Lips and teeth: Repairing China-North Korea relations

Flags of China and North Korea are seen outside the closed Ryugyong Korean Restaurant in Ningbo, Zhejiang province, China, in this April 12, 2016 file photo. REUTERS/Joseph Campbell/Files      TPX IMAGES OF THE DAY      - GF10000381375

Executive summary

Learn more about Global ChinaChina has reset its ties with North Korea and repaired a relationship that had suffered its most severe downturn ever. The Beijing-Pyongyang relationship, long called as “close as lips and teeth,” took a decidedly negative turn in 2017 as Pyongyang’s confrontation with the United States appeared to be pushing the Korean Peninsula to the brink of war. Through its actions, North Korea seemed to willfully ignore China’s interests. Beijing responded with stark warnings and support for tougher U.N. Security Council sanctions.

The year 2018 brought a remarkable turnabout on the peninsula, including historic new U.S. and South Korean dialogues with North Korean leader Kim Jong Un. But as diplomacy accelerated, concern was mounting in Beijing that China was being left out of the game and North Korea was drifting out of its orbit. China moved decisively to reassert itself and repair relations with North Korea through an unprecedented series of summits between President Xi Jinping and Kim Jong Un, the first visit by a Chinese leader to North Korea in 14 years, and renewed contacts between party and military officials.

Beijing’s initiative has laid the foundation for more stable and predictable bilateral ties. But North Korea shows no sign of abandoning the nuclear and missile programs that constitute the main source of instability so close to China’s border.

In fact, North Korea is probably now a permanent nuclear-armed state, giving Pyongyang useful leverage in its relations with all its neighbors, including China, and constraining Beijing’s ability to influence North Korea.

With U.S. influence in Northeast Asia waning, signs of trouble in the U.S.-South Korea alliance, eroding U.S.-South Korea-Japan trilateral security cooperation, and a more passive U.S. approach to its regional alliances, Beijing may see an opportunity to use its stabilized relationship with North Korea to accelerate these trends. All may not be harmonious in China-North Korea relations, but on these points, Beijing and Pyongyang share similar goals. For China, even a problematic partnership with North Korea has strategic value, although the partnership would be at risk again if Pyongyang resumes nuclear or long-range missile testing.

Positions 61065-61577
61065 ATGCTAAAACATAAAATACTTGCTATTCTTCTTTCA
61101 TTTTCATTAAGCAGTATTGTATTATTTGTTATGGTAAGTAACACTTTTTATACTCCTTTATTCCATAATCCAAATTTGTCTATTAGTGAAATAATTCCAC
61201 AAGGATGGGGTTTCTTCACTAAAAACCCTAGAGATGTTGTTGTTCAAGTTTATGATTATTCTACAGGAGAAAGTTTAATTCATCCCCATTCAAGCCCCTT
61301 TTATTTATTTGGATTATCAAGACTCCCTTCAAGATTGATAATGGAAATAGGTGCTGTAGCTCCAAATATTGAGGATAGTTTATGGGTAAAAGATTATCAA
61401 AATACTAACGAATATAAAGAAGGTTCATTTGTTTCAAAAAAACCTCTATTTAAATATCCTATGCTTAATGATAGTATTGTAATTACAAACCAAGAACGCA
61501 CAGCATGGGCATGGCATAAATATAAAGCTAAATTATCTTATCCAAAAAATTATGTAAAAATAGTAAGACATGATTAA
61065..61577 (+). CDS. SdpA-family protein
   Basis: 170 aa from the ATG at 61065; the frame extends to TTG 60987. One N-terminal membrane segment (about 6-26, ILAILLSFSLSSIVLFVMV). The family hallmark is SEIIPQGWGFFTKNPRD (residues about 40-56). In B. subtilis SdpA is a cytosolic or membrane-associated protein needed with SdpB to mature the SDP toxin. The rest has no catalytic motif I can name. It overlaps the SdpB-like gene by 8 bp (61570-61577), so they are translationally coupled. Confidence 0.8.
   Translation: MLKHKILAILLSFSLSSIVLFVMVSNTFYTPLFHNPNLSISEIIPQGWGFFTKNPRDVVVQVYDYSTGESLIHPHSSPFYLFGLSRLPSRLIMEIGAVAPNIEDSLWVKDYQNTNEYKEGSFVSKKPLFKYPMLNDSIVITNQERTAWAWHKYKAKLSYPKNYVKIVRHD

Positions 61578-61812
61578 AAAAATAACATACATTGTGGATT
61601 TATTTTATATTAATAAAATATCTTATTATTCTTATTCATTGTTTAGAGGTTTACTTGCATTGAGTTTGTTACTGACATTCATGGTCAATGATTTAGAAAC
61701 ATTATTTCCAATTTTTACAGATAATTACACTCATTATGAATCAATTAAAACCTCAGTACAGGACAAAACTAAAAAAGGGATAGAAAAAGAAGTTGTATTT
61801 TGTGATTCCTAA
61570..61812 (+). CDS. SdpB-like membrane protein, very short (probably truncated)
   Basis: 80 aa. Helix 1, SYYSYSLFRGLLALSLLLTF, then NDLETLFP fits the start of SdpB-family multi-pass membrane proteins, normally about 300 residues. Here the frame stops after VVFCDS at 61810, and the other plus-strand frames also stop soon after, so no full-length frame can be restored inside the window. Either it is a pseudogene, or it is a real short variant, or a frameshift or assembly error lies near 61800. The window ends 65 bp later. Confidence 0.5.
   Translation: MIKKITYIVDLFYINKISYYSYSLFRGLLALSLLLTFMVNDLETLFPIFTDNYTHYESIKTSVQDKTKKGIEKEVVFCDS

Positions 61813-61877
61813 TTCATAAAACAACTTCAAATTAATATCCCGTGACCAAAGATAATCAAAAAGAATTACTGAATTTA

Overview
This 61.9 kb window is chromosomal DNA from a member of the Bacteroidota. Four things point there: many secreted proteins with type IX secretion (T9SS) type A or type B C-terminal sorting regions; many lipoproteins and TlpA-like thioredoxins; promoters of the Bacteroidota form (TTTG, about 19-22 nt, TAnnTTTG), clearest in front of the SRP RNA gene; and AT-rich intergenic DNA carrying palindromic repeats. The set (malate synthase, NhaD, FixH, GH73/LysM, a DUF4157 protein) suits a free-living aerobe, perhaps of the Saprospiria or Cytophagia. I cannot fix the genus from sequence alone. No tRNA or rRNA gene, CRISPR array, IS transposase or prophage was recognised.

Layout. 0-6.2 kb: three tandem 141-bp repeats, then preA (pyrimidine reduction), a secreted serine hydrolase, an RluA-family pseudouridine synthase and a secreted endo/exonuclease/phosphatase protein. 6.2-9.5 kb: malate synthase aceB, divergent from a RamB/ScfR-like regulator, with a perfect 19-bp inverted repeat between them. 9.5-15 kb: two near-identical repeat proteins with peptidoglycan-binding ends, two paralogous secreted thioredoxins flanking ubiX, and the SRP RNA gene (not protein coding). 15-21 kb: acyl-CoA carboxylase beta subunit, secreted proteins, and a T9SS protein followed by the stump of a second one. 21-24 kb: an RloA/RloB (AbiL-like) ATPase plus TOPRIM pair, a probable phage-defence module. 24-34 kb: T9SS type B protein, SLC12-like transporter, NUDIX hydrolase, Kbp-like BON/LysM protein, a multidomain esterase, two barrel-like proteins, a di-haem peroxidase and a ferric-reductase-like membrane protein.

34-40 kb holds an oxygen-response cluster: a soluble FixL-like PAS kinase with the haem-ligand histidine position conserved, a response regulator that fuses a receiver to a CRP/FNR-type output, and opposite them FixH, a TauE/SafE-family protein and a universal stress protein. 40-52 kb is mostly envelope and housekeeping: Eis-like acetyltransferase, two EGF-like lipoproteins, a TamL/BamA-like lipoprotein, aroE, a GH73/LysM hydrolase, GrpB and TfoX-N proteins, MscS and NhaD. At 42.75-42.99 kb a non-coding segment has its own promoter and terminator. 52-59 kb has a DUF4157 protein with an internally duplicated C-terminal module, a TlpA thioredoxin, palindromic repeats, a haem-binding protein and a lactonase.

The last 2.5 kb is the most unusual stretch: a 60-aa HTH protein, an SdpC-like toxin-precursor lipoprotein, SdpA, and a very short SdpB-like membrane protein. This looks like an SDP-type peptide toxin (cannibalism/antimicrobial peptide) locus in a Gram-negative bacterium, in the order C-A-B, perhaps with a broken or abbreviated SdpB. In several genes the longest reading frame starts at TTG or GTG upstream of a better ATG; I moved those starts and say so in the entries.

China’s revitalized relationship with North Korea means the United States can no longer rely on Beijing to support increased sanctions and pressure on Pyongyang. China will also demand a seat at the table at discussions of a peninsular peace regime or a treaty to end the Korean War, where, like North Korea, it hopes to weaken the rationale for the U.S. military presence in Korea.

The “normalization” of Beijing-Pyongyang ties poses a new challenge as U.S. policymakers deal with North Korea’s nuclear threat. To contend with this new reality, policymakers will need to refocus the current U.S. policy approach, including by doing a more effective job convincing Beijing that Pyongyang’s weapons of mass destruction programs are a threat to Chinese interests. Washington should also prioritize the establishment of stable, predictable relations with Beijing, dissuade China from offering uncoordinated incentives to North Korea, and revitalize and be prepared to lead the international coalition to maintain tough-minded sanctions and other pressures on North Korea.

With Beijing’s reset of ties with Pyongyang, China’s posture on North Korea is shifting, including signs that it is prepared to live with a nuclear North Korea. The common goal of denuclearization that once inspired U.S.-China cooperation on North Korea is disappearing. Uncertain times lie ahead.